I recently delivered some interviewing training to a small group. I asked them to read two job application forms and decide whether to shortlist them. Both forms were filled out with evidence given against individual person-specification criteria.
One application (Candidate A) gave extensive warm replies but, if you looked at what she actually wrote, it was evasive and her overall career history was nowhere near the profile for the post. The second application (Candidate B) had shorter, curter replies, but her career history made her a much better fit. Although her replies were short, they showed she had highly relevant experience and training. I was the only participant who scored Candidate B higher in our shortlisting.
HR professionals know recruitment processes are flawed, but we know that paying attention to detail in the shortlisting stage is incredibly important, otherwise you can let a great candidate slip through the net.
So what was going on here, and what can we do about it? Research shows that most people read what they expect to see rather than what is actually there. Try this simple test by reading the following and counting how many "f"s there are:
Finished Files are the
Product of Years of work and
Weeks of Scientific Endeavour
There is only one right answer, but it usually produces a variety of answers.
Research shows that the focus and intensity of active attention can vary widely. For example, contrast a proofreader and the cursory reader of a magazine article. The first carefully examines individual words and punctuation; the second focuses on the general content. We need to prime ourselves to be more like analytical proofreaders for this test and for shortlisting job applications.
Having a sensible person specification with criteria that are measurable and testable really helps when shortlisting. Write in clear sentences and make them relevant to the post; avoid statements such as "strong communication skills" or "excellent accounting skills", which are too vague and not easy to assess. Instead, specify "clear and precise writing skills, including evidence of producing articles, reports and strategy documents" and "accounting and reporting skills compliant with Sorp gained through working in an auditing environment in their career to date".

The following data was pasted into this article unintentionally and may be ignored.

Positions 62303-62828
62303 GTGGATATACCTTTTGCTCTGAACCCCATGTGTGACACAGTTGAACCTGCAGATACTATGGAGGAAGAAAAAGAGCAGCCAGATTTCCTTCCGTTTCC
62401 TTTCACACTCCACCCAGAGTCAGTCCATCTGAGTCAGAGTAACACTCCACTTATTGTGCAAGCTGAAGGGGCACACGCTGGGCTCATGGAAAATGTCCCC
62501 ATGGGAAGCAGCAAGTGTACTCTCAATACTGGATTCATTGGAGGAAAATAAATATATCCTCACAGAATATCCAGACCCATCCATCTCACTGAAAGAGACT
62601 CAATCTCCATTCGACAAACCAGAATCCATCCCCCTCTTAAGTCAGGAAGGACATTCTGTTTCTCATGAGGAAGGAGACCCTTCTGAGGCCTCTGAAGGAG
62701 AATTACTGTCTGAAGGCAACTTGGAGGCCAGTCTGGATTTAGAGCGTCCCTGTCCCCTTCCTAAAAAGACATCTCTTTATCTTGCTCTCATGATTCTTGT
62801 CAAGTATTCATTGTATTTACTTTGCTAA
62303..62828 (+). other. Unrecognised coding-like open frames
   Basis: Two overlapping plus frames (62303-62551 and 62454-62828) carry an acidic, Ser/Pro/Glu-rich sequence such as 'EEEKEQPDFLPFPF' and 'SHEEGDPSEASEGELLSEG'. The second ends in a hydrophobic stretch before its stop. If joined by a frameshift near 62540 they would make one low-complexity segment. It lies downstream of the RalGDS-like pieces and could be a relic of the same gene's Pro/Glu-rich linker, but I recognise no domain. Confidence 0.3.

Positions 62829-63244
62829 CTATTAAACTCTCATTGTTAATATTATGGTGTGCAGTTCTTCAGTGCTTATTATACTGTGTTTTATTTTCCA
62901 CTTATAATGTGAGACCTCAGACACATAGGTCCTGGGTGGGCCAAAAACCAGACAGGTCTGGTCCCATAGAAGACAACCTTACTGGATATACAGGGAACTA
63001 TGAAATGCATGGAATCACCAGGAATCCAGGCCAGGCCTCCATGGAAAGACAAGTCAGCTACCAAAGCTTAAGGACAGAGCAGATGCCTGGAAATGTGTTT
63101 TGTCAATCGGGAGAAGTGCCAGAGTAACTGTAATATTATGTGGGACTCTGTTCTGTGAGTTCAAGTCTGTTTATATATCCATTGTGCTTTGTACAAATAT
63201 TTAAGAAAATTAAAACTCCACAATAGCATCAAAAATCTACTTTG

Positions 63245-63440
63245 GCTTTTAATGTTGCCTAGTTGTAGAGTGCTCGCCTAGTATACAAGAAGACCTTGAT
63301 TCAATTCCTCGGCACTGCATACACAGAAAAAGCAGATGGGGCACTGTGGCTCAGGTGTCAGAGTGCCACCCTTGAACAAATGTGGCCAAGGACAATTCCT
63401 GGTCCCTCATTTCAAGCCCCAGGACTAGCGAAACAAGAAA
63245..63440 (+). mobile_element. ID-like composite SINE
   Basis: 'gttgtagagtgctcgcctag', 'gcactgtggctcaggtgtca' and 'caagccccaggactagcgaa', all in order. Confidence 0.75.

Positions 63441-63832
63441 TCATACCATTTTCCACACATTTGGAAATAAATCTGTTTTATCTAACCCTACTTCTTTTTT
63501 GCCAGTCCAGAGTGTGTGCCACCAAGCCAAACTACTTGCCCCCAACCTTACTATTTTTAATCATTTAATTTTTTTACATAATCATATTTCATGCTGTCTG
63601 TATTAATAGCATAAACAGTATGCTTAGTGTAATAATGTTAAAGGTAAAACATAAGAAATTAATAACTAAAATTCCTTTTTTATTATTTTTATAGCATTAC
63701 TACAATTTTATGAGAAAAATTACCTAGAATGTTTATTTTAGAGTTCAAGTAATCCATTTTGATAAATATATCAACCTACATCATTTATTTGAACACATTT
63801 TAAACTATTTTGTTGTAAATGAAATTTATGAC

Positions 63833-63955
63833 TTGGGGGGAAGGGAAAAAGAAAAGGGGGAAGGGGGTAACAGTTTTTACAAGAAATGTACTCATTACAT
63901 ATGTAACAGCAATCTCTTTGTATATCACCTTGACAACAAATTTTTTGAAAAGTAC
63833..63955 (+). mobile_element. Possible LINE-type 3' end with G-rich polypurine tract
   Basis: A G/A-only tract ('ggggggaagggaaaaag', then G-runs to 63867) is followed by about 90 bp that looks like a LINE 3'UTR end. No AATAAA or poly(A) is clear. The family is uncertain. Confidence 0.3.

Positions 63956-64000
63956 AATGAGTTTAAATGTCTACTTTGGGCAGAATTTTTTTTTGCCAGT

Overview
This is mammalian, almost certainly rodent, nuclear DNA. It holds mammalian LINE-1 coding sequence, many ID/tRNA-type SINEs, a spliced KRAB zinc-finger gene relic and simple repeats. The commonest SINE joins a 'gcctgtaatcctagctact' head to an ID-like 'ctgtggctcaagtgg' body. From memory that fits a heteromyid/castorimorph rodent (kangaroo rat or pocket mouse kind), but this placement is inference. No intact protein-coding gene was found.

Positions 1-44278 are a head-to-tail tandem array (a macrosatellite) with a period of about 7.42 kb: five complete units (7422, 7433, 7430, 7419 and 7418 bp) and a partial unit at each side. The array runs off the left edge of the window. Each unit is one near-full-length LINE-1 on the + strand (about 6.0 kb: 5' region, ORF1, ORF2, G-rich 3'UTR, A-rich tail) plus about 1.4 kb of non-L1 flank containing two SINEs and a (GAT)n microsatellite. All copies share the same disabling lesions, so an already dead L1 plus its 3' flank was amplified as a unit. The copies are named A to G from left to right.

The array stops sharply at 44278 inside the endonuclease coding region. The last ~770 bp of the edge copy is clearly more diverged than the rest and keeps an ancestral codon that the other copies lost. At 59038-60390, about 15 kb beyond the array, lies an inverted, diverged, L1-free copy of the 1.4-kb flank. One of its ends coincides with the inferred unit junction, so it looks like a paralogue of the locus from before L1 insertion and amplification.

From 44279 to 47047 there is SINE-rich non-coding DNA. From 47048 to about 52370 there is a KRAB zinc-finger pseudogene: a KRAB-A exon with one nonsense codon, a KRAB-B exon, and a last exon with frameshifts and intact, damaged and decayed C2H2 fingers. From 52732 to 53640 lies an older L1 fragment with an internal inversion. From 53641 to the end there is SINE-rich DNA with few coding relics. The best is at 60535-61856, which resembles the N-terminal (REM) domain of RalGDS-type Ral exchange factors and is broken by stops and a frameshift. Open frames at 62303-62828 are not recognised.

Read the application forms from the beginning and assess the work experience of the candidates – question whether they have directly relevant experience or transferable skills. Assess how well they meet the person specification. Some of this you will have to take on trust, so if they say they have done a thing, question whether it looks plausible. In other cases they might have been able to provide tangible examples, such as samples of written work.
Conduct this process where you are not distracted – and if you find yourself getting bored or tired, take a break. Be sure to give the next applicant as good a chance as the first one you assessed. Finally, use a simple scoring system, such as: fully met = 2, partly met = 1, not met or can't tell = 0.
These simple rules should lead to effective shortlisting. (And, by the way, there are six "f"s in the test.)